I love being a woman. I equally love having a brain. And I love to use both to my advantage when the need arises. I have no problem being cutesy too, should the situation call for me to do so, but I refuse to play dumb or silly at any time, not the least during those crucial moments in my life--e.g., applying for graduate studies, or for a job, or moot court, or real court room drama...
...which is why Sarah Palin's facetiousness disgusts me. "In her world", apparently, winking, beaming into the camera, giving a semi-pout and looking pretty, constitute the basic ingredients of competence. Nevermind that she cannot, for the life of her, seem capable of stringing coherent sentences together, especially when being interviewed by another woman of obviously superior intelligence like Katie Couric.
I mean, anyone who has ever watched those Couric interviews, especially of my gender, must have cringed and squirmed in their chairs while listening to Palin's long-winded, but empty, attempts at answering questions like -- which other Supreme Court decision apart from Roe v. Wade does she disagree with; or what periodicals or newspapers she reads. But, like some bad movies, we just can't get enough of Palin. It's as if we want to torture ourselves, and wait for another gaffe, another stupid remark, another blunder, that our dear Sarah will commit. When just yesterday, Palin said that Couric "annoyed" her because the latter asked irrelevant questions, I wanted to throw a hissy fit! Some people just cannot accept that they're out of their league! Which is why I loved it when Madeline Albright put her in her place :)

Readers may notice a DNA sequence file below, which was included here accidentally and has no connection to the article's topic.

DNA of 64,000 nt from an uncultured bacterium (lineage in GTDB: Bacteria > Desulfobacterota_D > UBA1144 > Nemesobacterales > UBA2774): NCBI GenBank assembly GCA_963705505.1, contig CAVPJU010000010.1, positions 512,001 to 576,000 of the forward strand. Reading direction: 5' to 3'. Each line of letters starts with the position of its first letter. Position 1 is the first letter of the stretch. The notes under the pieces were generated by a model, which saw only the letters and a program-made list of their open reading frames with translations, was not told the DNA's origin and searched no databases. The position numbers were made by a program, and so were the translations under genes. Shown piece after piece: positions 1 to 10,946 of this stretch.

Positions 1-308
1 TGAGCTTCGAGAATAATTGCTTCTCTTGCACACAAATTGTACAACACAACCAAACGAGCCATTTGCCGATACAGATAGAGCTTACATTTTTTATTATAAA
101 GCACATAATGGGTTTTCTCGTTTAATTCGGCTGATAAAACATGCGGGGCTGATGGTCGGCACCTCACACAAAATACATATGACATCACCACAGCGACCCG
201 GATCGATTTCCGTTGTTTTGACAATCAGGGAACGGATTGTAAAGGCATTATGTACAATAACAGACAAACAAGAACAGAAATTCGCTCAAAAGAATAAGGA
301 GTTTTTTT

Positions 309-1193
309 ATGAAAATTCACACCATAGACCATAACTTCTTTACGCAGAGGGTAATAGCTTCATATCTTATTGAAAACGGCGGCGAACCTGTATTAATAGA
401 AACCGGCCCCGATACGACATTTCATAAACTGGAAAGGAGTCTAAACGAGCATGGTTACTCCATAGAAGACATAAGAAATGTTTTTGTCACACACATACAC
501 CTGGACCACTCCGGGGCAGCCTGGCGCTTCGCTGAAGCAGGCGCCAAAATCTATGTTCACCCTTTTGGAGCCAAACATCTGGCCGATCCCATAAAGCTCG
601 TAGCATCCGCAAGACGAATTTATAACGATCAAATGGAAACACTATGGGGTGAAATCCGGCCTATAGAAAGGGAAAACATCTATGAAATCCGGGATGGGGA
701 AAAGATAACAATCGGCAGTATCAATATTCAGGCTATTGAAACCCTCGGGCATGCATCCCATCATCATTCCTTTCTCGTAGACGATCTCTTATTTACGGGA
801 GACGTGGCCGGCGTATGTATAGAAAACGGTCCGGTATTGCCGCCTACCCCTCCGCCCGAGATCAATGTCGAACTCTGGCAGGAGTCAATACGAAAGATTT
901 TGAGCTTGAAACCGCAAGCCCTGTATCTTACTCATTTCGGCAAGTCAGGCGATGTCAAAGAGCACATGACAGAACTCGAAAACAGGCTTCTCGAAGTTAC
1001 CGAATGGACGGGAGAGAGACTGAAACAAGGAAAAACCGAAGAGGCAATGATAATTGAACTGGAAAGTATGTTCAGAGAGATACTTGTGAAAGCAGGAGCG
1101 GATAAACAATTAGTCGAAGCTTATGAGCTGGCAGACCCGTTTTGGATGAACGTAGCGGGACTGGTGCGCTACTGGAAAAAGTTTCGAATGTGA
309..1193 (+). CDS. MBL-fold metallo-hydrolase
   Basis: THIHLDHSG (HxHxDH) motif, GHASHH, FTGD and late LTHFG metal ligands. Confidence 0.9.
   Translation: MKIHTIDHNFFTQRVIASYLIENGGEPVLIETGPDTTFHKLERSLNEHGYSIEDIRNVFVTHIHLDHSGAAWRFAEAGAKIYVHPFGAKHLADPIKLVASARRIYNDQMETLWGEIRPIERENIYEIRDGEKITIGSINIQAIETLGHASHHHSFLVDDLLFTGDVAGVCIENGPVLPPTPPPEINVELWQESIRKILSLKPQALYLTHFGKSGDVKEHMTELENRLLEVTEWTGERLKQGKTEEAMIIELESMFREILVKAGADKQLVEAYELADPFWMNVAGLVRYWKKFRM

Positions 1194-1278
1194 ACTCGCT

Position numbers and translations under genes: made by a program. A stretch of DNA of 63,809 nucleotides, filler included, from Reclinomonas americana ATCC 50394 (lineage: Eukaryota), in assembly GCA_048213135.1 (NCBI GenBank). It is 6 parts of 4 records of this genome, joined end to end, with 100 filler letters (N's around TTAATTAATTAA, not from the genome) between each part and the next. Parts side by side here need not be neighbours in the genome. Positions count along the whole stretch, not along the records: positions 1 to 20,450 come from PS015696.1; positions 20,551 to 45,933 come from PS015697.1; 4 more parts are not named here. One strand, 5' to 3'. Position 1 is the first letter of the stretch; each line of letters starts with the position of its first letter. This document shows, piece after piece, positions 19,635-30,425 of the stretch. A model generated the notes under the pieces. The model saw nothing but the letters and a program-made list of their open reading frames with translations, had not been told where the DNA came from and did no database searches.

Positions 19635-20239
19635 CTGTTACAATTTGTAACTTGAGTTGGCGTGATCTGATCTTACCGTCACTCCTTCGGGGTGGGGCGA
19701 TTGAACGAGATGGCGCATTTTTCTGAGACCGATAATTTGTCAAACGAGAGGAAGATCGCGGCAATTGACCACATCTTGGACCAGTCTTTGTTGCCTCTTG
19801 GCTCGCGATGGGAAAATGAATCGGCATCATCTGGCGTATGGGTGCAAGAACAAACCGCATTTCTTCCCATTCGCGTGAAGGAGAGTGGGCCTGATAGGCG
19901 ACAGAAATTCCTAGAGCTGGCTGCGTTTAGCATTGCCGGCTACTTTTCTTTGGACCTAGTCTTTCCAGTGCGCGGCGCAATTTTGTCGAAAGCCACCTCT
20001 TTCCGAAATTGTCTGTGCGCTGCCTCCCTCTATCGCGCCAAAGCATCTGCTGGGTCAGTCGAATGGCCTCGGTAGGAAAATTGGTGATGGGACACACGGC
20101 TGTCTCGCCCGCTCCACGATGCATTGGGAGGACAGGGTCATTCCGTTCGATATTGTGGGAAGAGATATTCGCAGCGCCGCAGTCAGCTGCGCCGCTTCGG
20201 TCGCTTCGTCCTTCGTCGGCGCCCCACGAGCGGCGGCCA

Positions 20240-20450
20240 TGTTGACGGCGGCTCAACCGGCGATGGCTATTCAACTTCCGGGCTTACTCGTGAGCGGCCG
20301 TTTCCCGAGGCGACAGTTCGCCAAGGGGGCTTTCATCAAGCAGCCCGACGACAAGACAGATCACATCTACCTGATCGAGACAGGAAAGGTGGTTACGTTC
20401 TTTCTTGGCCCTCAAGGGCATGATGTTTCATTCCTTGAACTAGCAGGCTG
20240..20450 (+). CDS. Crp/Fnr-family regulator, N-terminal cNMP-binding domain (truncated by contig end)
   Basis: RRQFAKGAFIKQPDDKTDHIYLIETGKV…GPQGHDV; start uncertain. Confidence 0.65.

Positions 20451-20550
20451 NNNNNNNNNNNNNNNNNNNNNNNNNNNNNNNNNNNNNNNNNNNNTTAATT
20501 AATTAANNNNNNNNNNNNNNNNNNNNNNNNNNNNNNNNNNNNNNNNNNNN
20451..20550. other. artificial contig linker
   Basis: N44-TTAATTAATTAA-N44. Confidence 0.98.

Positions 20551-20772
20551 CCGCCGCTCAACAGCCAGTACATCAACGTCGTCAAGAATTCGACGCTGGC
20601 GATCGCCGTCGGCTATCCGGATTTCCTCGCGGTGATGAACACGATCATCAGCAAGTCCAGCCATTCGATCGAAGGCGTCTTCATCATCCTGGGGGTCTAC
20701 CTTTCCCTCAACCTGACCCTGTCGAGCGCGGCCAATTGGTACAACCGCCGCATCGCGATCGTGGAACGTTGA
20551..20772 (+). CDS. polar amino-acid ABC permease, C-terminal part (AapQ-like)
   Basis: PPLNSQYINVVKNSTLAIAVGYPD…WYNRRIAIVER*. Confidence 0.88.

Having been brought up to believe that men and women are equal, for a time I tried to make sense of Hillary's tactic during the primaries -- basically, to act like a man and ignore her womanhood because it was perceived as a distraction. I didn't appreciate Hillary for it. I thought, if she's fighting for equality, then why did she readily morph into a man and seem ashamed of her gender? But looking back now, I could see why Hillary had to do that. Because ultimately, she knew that she first needed to be taken seriously. Because the reality is that women have to try much harder to break the glass ceiling. In stark contrast to Hillary, Sarah Palin is turning on the womanly charm--she's bursting to the seams with it in fact, flaunting her being a woman to her full advantage--but woefully lacking is the intelligence and common sense that are the most important prerequisites for public office (apart from integrity of course, but that's another story). I hate that Palin has the audacity to even think that people will swallow her moronic antics hook, line and sinker, but what I hate even more is that there are a few out there who actually fall for her stratagems and accept her mostly undecipherable rhetoric as gospel truth.
I wish that there will come a day that someone like Hillary, with her competence, experience and intelligence, can be taken seriously by the electorate solely through the quality of her arguments, and the inherent value of her vision, so that she will be free to express herself in the only way she ought, as a woman. But Sarah Palin?, Vacuous Barbie? She sickens me. I am deeply offended by her presence as a woman, but more so as a person. But I thank Palin for one thing... for bringing Tina Fey back to SNL. Now that Tina Fey--she is amazing.